Who wants to stop mindless eating, recreational eating, palliative eating, and other forms of weirdness? We all do, of course — in our kids. And we all know, deep in our hearts, where our children picked up their bad habits. We know that we need to cure ourselves of these habits in order to set a good example. It’s up to us to take the lead and do the course correction.
In reading or listening to experts’ suggestions on how to better ourselves we might not even grasp exactly why a certain behavior is counterproductive. If the discretionary time is available, we can peruse the studies and grasp all the ins and outs of the reasoning. Or we can take people’s word for it, whether they are academics or merely interested friends. Cautiously approaching or plunging in, we can try something new.
The upside is, the very great majority of suggestions made by professionals can do no harm, so even ideas that sound wacky are worth trying, because why not? A parent might ask himself, “Would it be so bad if there wasn’t a single snack on the premises?” There is no downside to giving that experiment a four-week test run. As always, everything comes with a disclaimer. Because all families, kids, and situations are different not every hint or tip can help everybody.
Out with the old, in with the new
But sometimes we simply need to intellectually and behaviorally clean house, and get rid of old mental and emotional baggage that weighs us down and keep us in a rut. There are therapists who recommend crazy stuff like wearing shoes on the wrong feet for half an hour, just for the hell of it, or writing a page with the wrong hand. The retraining of neural pathways is a concept that crops up over and over again in unexpected places.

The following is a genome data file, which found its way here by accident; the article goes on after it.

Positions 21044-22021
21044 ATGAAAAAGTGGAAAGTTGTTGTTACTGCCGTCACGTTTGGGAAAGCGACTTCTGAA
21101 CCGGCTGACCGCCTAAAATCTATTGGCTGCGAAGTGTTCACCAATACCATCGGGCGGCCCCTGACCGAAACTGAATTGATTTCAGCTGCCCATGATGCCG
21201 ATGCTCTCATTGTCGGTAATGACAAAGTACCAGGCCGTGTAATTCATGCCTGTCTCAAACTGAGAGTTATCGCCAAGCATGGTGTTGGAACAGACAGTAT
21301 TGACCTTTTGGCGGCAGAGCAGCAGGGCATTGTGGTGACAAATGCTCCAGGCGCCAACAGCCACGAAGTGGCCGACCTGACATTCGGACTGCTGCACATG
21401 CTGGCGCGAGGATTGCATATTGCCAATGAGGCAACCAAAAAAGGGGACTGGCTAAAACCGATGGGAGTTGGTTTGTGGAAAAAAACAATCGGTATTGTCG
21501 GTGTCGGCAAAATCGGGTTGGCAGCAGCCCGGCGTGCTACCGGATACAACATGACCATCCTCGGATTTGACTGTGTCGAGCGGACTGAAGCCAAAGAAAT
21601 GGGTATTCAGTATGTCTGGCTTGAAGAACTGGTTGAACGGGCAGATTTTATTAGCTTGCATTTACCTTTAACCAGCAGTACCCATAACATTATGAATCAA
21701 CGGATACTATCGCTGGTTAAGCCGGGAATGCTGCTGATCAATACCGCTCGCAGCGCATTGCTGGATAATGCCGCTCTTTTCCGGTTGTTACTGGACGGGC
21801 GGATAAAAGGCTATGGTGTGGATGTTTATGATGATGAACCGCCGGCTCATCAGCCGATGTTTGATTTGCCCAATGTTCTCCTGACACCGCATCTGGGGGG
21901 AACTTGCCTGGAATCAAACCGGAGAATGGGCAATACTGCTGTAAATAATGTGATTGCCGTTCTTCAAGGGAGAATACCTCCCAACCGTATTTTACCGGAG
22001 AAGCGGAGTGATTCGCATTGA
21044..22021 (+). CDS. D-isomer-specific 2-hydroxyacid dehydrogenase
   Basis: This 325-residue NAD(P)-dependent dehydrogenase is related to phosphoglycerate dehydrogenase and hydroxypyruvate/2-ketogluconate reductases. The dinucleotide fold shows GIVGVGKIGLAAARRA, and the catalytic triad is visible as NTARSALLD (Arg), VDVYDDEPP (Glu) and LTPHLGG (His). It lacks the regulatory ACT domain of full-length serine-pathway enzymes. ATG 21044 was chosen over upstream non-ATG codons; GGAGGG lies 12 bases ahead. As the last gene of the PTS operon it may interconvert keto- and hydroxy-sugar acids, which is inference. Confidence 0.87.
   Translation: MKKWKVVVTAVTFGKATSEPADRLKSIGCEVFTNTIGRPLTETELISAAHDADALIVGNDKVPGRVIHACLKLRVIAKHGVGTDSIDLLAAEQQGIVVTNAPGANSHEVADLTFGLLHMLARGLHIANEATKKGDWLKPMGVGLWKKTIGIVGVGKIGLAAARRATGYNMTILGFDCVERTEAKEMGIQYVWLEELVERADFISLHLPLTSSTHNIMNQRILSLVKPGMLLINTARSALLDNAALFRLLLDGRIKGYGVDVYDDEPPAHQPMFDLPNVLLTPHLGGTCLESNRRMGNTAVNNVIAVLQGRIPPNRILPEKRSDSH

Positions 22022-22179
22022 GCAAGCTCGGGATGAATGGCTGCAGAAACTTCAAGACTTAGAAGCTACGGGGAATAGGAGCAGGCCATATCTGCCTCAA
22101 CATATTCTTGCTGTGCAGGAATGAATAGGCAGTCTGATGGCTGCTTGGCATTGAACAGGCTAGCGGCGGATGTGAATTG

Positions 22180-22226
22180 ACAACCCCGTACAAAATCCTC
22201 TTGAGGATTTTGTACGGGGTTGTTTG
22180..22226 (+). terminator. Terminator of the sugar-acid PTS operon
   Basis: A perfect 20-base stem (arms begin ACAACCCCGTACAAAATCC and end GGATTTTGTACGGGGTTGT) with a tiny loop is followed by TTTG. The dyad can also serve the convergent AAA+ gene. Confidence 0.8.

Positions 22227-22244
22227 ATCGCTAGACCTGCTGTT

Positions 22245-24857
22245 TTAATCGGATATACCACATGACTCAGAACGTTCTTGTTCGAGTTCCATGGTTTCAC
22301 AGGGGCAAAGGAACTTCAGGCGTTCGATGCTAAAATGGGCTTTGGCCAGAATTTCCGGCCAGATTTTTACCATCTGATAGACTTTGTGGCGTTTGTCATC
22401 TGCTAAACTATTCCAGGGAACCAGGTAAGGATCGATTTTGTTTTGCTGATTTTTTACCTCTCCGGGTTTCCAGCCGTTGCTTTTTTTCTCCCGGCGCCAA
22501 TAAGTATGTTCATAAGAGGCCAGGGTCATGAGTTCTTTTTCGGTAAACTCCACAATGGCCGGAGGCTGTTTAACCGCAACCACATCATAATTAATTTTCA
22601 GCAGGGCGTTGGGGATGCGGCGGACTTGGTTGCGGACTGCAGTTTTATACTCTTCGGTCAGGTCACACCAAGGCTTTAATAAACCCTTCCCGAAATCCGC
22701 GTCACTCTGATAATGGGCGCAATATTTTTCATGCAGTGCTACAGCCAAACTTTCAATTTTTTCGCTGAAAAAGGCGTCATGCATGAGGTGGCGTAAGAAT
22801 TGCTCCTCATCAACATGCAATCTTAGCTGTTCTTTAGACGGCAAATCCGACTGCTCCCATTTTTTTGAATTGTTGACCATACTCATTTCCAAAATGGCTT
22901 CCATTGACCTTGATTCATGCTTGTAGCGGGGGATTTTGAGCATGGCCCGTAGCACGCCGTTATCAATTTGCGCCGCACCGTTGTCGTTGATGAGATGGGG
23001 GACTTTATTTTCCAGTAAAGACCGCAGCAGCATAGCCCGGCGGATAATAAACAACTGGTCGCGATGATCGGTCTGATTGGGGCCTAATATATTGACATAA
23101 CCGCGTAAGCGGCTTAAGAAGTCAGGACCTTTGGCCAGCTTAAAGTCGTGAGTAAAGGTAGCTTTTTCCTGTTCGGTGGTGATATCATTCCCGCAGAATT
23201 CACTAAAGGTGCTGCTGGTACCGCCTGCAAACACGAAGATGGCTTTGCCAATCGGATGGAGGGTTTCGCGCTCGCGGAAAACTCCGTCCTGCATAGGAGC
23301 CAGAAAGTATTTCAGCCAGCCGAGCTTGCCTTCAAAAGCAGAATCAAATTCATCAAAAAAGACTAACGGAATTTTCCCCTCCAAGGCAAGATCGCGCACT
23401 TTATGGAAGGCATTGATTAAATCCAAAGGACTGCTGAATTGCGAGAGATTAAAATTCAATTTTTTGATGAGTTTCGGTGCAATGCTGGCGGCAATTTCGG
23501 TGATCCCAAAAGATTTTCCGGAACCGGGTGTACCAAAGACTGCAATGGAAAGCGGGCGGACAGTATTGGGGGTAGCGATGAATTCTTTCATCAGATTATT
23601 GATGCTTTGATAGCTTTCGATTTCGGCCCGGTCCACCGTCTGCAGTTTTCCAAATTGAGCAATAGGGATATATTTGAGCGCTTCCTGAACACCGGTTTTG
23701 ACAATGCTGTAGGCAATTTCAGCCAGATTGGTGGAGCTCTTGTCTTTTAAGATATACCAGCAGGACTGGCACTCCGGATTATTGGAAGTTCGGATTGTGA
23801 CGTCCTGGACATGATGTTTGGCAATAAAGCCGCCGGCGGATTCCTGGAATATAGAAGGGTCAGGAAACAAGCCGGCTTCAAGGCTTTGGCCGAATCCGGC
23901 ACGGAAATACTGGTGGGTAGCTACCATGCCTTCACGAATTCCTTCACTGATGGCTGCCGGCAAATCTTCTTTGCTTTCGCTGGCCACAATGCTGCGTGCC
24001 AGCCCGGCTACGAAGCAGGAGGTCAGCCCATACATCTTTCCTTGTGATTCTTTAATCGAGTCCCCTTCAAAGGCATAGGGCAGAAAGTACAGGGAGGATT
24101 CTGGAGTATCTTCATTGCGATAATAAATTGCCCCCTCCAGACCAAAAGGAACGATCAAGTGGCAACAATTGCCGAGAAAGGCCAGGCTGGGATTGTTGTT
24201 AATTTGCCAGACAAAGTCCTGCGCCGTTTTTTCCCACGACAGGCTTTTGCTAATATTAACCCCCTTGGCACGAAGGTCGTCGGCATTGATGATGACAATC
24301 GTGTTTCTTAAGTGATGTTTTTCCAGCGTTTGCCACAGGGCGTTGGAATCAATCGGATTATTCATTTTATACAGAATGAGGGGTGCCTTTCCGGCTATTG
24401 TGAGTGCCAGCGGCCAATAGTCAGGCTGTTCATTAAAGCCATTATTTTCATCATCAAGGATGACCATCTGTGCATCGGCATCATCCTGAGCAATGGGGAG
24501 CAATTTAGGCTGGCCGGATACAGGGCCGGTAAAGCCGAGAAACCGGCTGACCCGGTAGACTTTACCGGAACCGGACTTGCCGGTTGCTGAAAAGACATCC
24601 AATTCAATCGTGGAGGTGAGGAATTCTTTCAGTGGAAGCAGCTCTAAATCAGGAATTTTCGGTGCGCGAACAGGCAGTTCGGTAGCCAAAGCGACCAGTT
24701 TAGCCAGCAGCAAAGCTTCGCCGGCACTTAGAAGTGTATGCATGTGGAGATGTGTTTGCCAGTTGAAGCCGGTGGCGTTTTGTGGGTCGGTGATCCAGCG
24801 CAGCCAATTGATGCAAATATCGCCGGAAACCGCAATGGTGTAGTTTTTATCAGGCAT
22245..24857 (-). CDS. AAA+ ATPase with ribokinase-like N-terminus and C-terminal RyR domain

Doing something different, every now and then, is super healthful because it can shake things up and jar things loose. The mind, as we know, is deep and tricky. Sometimes, losing an old habit or forming a new one has the strange effect of bouncing around in there and setting off an unexpected reaction that seems totally unrelated, but that turns out to be beneficial. Don’t be afraid to try something new.
More and more and more advice
We have consulted the writings of registered dietitian Maryann Jacobsen before, and with good reason. She is all about mindful eating and many other useful concepts including “5 Times You Never Want To Feed Your Kids (And Why).”
Briefly, the important times not to feed kids are:
- To alleviate boredom;
- To distract from uncomfortable feelings
- To reward behavior
- During screen time
- And in a moving vehicle.
But don’t take our word for it. Please see the article for important details.
Jacobsen also presents “10 Golden Rules for Exposing Kids to Food” and, again, we recommend the entire piece, which is packed with useful ideas. In outline form, the rules that parents are urged to apply in regard to their kids are:
- No food jags.
- Try not to serve the same thing two days in a row.
- Be strategic.
- Eat family style.
- Don’t be too fussy about how they eat (dissecting a casserole to eat each component separately, for instance).
- Focus on sensory properties.
- Keep a positive, expectant attitude.
- Include them in the preparation.
- Create a relaxing and enjoyable atmosphere.
- Don’t give up.
Halloween is coming!
By the way, it’s not too late to do some really tight Halloween prep this year. Please check out Childhood Obesity News‘ extensive collection of Halloween ideas.
Your responses and feedback are welcome!
Source: “5 Times You Never Want To Feed Your Kids (And Why),” MaryannJacobsen.com, 05/01/09
Source: “The 10 Golden Rules For Exposing Kids To Food (Part 5),” MaryannJacobsen.com, 11/22/13
Photo credit: AmberStrocel on Visualhunt/CC BY-ND